How many people really read the report, and how many people read the news article that discusses the findings, digests and regurgitates the statistics out of context and extrapolates favourable or sensational conclusions that were not part of the science.

 

It's a matter of integrity, and I have no doubt that that is a test if your hungry for work and someone says, I only have $X for a study, but the scientist knows it will cost a lot more to do it right. But someone who knowingly doesn't refuse to do pointless science doesn't deserve much respect for their professionalism.

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Very much so. When people claim that scientists disallow new theories they often bring up cases in which the scientific community shown scepticism towards an idea (Helicobacter and ulcers is a frequently used case) and didn't just accept it the minute the paper was published. As you say all new ideas should be approached with scepticism because that is a necessary part of the process.

And that in particular is a bad example for people who claim scientists shun divergence from the accepted theory, because after going through a few years of skepticism and verification of their results by third parties, as should happen, the two Australian scientists who were the driving force behind the discovery were awarded the Nobel Prize for medicine.

 

It wasn't scepticism - they were shunned and ridiculed.

 

Science is not a special all-is-good discipline. Group-think pervades it just like it does every other profession.

 

I invite you to have a look at what mainstream consensus did to Barbara McClintock, Stanley Prusiner, Subrahmanyan Chandrasekhar, Fritz Zwicky and George Zweig.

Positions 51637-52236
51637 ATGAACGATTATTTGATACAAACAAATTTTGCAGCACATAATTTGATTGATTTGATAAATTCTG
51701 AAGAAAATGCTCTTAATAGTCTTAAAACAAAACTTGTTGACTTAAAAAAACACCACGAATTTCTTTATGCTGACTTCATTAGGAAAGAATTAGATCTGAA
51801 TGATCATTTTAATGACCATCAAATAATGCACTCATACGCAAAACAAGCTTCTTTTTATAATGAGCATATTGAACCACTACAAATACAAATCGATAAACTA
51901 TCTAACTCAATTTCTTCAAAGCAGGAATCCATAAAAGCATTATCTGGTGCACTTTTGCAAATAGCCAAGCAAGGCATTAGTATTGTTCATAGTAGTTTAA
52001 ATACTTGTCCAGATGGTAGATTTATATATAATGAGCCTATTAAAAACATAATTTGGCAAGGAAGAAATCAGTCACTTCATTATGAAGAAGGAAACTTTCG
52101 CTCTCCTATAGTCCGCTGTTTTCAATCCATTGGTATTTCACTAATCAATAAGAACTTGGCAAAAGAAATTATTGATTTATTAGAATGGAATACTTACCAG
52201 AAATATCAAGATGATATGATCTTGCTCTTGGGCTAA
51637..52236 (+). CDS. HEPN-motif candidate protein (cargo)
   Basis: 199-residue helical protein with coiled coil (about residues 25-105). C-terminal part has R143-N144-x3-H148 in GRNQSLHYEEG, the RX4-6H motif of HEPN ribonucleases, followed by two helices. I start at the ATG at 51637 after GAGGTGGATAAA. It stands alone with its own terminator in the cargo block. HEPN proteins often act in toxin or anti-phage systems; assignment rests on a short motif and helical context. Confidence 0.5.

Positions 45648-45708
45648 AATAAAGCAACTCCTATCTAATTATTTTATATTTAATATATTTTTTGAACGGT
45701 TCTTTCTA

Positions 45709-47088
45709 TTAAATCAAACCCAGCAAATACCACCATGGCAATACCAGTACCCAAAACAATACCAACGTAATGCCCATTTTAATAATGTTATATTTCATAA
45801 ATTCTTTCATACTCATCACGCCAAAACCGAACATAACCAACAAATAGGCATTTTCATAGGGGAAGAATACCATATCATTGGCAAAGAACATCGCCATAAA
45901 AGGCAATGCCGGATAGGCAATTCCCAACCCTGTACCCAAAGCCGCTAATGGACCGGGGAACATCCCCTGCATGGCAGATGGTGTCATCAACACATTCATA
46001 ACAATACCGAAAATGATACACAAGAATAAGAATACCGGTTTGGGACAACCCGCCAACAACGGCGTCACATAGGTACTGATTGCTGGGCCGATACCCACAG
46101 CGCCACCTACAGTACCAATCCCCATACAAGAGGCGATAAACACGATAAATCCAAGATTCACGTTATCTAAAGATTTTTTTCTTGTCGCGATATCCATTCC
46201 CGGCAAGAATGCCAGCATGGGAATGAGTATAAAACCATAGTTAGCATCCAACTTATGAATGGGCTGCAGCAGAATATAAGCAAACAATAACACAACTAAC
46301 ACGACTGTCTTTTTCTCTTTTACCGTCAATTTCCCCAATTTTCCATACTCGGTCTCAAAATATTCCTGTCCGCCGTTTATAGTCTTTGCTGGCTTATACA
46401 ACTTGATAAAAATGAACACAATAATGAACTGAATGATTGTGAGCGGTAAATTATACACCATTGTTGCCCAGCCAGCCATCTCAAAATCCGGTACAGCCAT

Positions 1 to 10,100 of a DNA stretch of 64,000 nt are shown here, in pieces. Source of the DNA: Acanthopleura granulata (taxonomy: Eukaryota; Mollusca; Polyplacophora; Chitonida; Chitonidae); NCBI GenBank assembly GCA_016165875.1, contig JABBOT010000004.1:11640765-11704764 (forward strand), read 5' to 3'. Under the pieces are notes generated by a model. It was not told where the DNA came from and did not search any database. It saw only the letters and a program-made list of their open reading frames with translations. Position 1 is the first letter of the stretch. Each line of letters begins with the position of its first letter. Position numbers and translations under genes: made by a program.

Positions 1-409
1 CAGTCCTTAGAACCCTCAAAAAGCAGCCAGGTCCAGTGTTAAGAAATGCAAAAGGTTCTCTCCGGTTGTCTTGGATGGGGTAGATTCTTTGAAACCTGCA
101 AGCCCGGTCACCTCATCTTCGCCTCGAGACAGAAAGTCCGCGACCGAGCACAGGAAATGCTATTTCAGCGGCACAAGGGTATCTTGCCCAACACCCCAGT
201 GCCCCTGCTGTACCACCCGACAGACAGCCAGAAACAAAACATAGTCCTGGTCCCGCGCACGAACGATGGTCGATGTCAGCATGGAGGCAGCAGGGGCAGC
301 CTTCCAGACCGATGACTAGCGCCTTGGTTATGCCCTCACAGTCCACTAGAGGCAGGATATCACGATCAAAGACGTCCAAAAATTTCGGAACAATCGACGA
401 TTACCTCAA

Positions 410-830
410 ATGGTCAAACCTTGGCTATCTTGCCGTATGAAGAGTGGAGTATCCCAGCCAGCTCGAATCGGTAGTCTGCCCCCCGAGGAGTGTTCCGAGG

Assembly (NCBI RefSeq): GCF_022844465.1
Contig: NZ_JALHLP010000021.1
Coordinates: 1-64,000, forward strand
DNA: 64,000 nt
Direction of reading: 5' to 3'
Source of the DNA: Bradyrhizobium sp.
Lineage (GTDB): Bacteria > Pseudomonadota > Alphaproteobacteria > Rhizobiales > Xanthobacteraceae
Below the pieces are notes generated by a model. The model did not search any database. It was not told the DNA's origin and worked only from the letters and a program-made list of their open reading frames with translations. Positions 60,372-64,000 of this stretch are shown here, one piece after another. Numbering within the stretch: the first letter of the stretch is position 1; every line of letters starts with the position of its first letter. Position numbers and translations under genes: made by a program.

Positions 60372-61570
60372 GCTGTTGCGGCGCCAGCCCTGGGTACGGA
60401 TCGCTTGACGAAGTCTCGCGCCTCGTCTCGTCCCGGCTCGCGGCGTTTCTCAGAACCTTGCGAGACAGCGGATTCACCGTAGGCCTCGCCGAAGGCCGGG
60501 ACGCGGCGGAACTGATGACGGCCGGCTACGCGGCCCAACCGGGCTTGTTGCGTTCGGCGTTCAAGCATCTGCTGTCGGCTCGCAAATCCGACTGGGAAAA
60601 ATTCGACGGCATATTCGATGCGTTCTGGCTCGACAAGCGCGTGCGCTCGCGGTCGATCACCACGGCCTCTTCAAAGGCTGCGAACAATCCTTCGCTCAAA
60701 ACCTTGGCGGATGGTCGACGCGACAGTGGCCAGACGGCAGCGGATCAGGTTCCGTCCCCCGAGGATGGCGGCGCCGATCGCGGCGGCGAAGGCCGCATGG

And that is just the start of a long list of modern scientists whose ideas we now take as truth, jumping genes, existence of prions, black hole theory, dark matter and quark theory respectively.

Edited by Leonid

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Or the Wakefield study linking MMR vaccines and autism?

ahem.

 

(Oh never mind you can google it yourself, there's been a few studies that have justified his claimed.)

 

But good example of another case where someone speaking out against the herd is vilified, then justified later.

 

Oh bullshit! The Lancet withdrew his paper (which was apparently rubbish to begin with), a whole range of studies have refuted what he was claiming, and it since turns out he was colluding with a group of lawyers who were hoping to sue the vaccine manufacturers. Just earlier this year, the British Medical Journal also claimed he had actually fabricated evidence in the original paper:

 

http://www.bmj.com/content/342/bmj.c7452.full

 

But now that he's speaking at events with 9/11 troofers and new world order nuts, I guess he's one of your people and you're unlikely to see reason.

Edited by orinjuse

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Or the Wakefield study linking MMR vaccines and autism?

ahem.

 

(Oh never mind you can google it yourself, there's been a few studies that have justified his claimed.)

 

But good example of another case where someone speaking out against the herd is vilified, then justified later.

 

Oh bullshit! The Lancet withdrew his paper (which was apparently rubbish to begin with), a whole range of studies have refuted what he was claiming, and it since turns out he was colluding with a group of lawyers who were hoping to sue the vaccine manufacturers. Just earlier this year, the British Medical Journal also claimed he had actually fabricated evidence in the original paper:

 

http://www.bmj.com/content/342/bmj.c7452.full

 

But now that he's speaking at events with 9/11 troofers and new world order nuts, I guess he's one of your people and you're unlikely to see reason.

 

Does that just about prove that science and scientists are corruptible and that no-one deserves any respect except for on the basis of verifiable quality of their work?